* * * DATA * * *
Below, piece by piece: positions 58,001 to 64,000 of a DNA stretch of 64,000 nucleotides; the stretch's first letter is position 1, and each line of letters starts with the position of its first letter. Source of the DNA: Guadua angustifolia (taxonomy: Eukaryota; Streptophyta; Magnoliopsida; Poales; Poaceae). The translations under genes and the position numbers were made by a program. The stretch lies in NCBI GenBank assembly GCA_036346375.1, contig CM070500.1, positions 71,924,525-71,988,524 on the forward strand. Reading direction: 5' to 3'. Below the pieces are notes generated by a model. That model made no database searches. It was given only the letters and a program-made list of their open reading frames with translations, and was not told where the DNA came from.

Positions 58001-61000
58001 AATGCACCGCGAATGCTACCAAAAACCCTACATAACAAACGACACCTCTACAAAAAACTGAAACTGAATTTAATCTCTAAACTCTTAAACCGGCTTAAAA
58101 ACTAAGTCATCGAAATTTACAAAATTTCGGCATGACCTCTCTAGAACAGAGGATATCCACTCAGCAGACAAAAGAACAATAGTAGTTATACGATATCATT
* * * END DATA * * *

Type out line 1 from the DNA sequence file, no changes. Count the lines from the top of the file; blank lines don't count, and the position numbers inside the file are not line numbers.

Below, piece by piece: positions 58,001 to 64,000 of a DNA stretch of 64,000 nucleotides; the stretch's first letter is position 1, and each line of letters starts with the position of its first letter. Source of the DNA: Guadua angustifolia (taxonomy: Eukaryota; Streptophyta; Magnoliopsida; Poales; Poaceae). The translations under genes and the position numbers were made by a program. The stretch lies in NCBI GenBank assembly GCA_036346375.1, contig CM070500.1, positions 71,924,525-71,988,524 on the forward strand. Reading direction: 5' to 3'. Below the pieces are notes generated by a model. That model made no database searches. It was given only the letters and a program-made list of their open reading frames with translations, and was not told where the DNA came from.